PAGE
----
There is arguably not much shock value left in Lady Gaga’s out-there and often barely there wardrobe choices. But when the superstar singer decided to bare it all this week showing nothing but a simple bikini, her bod and a few extra pounds, the world stopped to stare – and comment - once again.
Gaga, admitting a longtime struggle with bulimia, proclaimed on her blog that she was embracing her new curves and urged her “little monsters” to do the same.
Meanwhile, fashion designer Ralph Lauren made headlines of its own by hiring Australian plus-size model Robyn Lawley. Lawley stands 6-foot-2 and wears a size 12.
The intense focus on fuller figures prompted Lesley Kinzel, associate editor at xoJane.com and the author of "Two Whole Cakes: How to Stop Dieting and Learn to Love Your Body" to write a piece for CNN.com asking our audience "Are we really ready to take a look at 'real women'?"
The CNN community responded to the question in droves. Check out our roundup of conversations about body image happening on CNN.com.
Editor's note: We're listening to you. Every day, we spot thought-provoking comments from readers. Here's some comments we noticed today.
Andy Warhol once said that "in the future, everybody will be famous for 15 minutes." He's been dead for 25 years, but he's still got his fame. This week, 1.2 million limited-edition cans of condensed tomato soup with Pop-art-inspired labels go on sale to commemorate the 50th anniversary of Warhol's famed art piece "32 Campbell's Soup Cans."
Readers shared their thoughts on the artist's style and got us thinking about our own fleeting moments in the limelight.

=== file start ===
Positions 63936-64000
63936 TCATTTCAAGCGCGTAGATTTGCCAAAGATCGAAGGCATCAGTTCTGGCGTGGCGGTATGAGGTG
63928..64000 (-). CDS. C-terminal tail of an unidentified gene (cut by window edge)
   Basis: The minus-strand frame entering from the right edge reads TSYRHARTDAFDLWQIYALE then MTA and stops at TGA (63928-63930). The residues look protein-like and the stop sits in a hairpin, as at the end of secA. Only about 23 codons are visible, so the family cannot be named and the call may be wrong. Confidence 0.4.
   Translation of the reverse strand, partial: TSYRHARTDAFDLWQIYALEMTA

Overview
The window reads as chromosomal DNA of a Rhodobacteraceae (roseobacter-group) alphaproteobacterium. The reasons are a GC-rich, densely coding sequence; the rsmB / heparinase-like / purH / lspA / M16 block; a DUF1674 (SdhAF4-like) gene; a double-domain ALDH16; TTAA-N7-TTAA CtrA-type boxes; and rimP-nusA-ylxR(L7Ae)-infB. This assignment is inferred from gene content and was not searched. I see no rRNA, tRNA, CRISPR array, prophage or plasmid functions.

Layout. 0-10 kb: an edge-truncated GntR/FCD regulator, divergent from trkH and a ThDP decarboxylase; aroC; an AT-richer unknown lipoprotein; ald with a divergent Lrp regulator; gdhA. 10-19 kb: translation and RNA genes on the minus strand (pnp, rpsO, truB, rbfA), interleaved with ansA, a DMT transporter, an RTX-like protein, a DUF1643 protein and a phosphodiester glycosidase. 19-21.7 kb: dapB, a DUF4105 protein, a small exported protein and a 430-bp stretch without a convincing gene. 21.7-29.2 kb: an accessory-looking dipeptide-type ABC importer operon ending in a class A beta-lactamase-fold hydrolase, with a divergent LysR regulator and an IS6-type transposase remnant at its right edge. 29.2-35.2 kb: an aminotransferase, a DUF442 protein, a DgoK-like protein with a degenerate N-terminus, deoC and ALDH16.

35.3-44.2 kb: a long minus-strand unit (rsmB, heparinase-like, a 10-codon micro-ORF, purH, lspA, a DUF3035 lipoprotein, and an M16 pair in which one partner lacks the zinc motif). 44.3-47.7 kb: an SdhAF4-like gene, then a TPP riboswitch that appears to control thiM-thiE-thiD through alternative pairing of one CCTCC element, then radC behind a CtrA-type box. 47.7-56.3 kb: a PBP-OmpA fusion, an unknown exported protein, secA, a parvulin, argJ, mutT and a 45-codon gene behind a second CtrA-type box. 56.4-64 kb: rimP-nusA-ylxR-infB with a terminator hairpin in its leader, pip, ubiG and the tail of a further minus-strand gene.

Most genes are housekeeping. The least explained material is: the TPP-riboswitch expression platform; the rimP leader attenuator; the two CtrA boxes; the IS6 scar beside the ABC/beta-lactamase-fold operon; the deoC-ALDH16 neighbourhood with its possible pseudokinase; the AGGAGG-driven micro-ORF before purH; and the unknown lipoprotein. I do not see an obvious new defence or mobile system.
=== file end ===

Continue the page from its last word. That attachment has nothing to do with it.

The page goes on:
One reader described her Warhol-esque decor.
AndreaMilnes: "I love Warhol, and really pop art in general. You should see my apartment, it's a minor explosion of modernism and it happens to feature the Warhol Wall. Fittingly above my TV I have four tinted photos of him, each with a quote, and I freakin love it. The quotes aren't particularly deep (ex: "everybody must have a fantasy") but then I'm not particularly deep either. It's part of the reason I love his work, you don't have to be 6ft up your own rear and up to your eyeballs in meaning to be interesting and produce great art. Art is awesome when it's done merely for the sake of itself. Add in the pop cultural and fashion aspects of Warhol, and it's a recipe for my adoration. So please believe I'll be eating lots of soup for a while, lol!"
Others took a different view.
norcalmojo: "Warhol was the Sid Vicious of the art world. He knew his art was commercial junk and also knew that people would buy anything if they were told it was cool. It was a joke on his own fans. At least Pistols' fans were in on the joke. Warhol fans are still convinced they're sophisticated."
One commenter described the story of Billy Name, a photographer who knew Warhol at the time the artist survived being shot. He described Name's apartment as a "mini Warhol gallery." FULL POST
Editor's note: This post is part of the Overheard on CNN.com series, a regular feature that examines interesting comments and thought-provoking conversations posted by the community.
The run-up to the London Olympics has had its share of moments by far, but one of the most unusual things about 2012 is the pair of one-eyed um, creatures, known as Wenlock and Mandeville. As the story goes, they were created out of magical droplets of steel left over from the Olympic Stadium. CNN.com presented a quiz of other odd or controversial mascots throughout the years, but readers had plenty of interesting ways of describing the monocular duo.